How To Hang Art Like A Minimalist

Photo: @KatarzynaBialasiewicz

Displaying art is a quick way to add personality to your home, but sometimes it's hard to know exactly what message you want to put out there. It can be tempting to throw up every memento, photograph, and poster you come across, but, depending on your personality, crowded walls may stress you out in the long run. A thoughtful, personalized art space has been shown to make us happier and more productive, so check out these thought starters for a mindful, minimalist art display at home.

Do some quick math before you hang up art.

There's an old art adage that pieces with centers that sit 57 inches off the floor are the most aesthetically pleasing. This magic number is around eye level for most people and therefore where a lot of museums and galleries display their masterpieces. Try it out at home by measuring the height of the frame you want to put up, dividing by two, and subtracting that from 57 to see where the bottom of it should fall. You can stagger art on top and below this, of course, but try to keep the focal point at 57 inches and see how it looks to you.

Other numbers to keep in mind are 3-6 (the number of inches you should keep between pieces so they don't feel too cluttered) and 8 (inches that should be left between your art and furniture).

When it comes to your frame, be picky.

Mismatched frames are fun for a manifestation altar, gallery wall, or another space that's meant to inspire, but when it comes to more soothing spots in the home like the bedroom or living room, you might want to keep things more consistent. We love the look of thin, earthy wood frames sitting on a wall next to a window to capture some natural light.

Another frame trend that speaks to a more minimalist mentality is the delicate, canvas-like display. Peep through the spaces featured on mindbodygreen's Holistic Home Tour series and you'll notice that a fair number of them, from this family home in England to this cozy studio in Germany, all feature hanging picture frames. They're effortless, breezy, and easy to find for cheap.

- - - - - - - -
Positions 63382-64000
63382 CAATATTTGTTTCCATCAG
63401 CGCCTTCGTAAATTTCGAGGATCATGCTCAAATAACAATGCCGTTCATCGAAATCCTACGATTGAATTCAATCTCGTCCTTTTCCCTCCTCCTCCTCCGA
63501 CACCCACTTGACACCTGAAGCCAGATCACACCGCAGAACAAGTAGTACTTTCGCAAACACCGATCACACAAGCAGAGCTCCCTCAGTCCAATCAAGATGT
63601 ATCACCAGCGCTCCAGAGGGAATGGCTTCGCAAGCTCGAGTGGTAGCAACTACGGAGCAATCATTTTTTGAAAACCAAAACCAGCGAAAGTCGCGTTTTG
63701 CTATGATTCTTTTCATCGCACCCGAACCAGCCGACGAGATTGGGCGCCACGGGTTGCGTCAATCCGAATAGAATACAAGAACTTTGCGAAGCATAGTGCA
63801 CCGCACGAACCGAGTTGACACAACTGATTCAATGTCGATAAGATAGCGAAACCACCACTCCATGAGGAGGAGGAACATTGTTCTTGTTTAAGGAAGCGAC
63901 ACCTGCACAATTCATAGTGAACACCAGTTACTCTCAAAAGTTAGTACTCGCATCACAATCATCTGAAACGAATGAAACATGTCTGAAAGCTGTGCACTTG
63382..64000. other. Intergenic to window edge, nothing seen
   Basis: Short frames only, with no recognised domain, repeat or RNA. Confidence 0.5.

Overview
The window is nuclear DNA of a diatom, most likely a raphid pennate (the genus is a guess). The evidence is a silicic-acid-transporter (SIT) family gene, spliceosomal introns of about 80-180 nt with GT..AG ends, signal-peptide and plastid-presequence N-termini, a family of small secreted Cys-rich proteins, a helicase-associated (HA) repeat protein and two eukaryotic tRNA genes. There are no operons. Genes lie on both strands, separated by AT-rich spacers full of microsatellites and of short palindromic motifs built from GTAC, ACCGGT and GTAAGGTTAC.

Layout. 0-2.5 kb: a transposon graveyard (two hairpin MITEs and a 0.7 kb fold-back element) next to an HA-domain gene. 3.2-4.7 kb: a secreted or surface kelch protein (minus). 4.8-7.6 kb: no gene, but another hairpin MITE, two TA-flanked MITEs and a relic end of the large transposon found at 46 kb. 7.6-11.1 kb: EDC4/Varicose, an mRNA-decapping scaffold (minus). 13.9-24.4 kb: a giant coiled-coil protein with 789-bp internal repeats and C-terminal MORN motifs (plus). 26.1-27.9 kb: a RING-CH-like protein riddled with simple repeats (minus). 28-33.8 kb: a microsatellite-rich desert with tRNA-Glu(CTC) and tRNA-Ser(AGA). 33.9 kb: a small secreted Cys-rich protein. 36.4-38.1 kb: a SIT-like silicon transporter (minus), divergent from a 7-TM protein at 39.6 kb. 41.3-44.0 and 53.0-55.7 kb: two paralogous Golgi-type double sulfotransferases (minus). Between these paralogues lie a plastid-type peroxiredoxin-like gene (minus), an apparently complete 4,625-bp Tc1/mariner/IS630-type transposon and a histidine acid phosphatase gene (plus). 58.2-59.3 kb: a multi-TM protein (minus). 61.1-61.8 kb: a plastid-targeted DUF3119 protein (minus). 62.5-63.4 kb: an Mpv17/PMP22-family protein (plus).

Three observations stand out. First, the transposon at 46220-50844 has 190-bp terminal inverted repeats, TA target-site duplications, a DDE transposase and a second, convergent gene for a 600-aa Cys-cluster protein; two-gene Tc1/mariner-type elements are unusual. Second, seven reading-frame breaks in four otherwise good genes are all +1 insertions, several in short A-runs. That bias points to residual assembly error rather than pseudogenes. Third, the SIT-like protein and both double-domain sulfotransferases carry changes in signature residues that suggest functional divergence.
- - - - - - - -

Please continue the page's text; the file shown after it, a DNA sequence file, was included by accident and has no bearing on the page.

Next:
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Choose a star of the show.

Choosing one piece to be the focal piece in every room is the quickest way to keep your space from feeling too cramped. This larger item can have its own wall, and it can set the theme for smaller decorative pieces sprinkled throughout the rest of the room. Don't be afraid to play around and have fun with less conventional art like a soft macramé or abstract tapestry. Here are a few ideas to get the creativity flowing:

Macramé.

Photo: Fanny Zedenius

This ancient craft is experiencing a modern revival, with artists like Emily Katz and Fanny Zedenius weaving the way with soft, intricate millennial-pink numbers that would make any home infinitely more 'grammable. Place yours low on a wall with some plants brushing up underneath for a craftsy, earthy feel.

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A large, looming nature shot.

If you want to go the photo route but don't know where to start, natural landscapes are almost never a bad move. You probably won't get sick looking at them day after day, and green scenes have even been shown to activate our parasympathetic nervous system, thus reducing stress levels and calming us way down. Check out Gray Malin's sweeping aerial shots and Tessa Neustadt's beachfront landscapes, or blow up a photograph you took in a place you love. National Geographic's gallery is another must-browse. You can click through vintage photos and recent award-winning shots, choose your favorite, and buy a high-res print.

A tapestry.

Hanging tapestries add a little element of surprise, and they're great for starker rooms you're looking to warm up. Cloth ones tend to be more affordable (we love these moon print and cactuses ones), and there are plenty of beautiful, more artisanal paper and woven cotton ones available at a slightly higher price point. We love how the Joshua Tree House, an eternally in-demand Airbnb in the California desert, displays theirs on wooden curtain rods.

Turns out that making your own art is awfully therapeutic too. Check out why art can be as therapeutic as meditation here.

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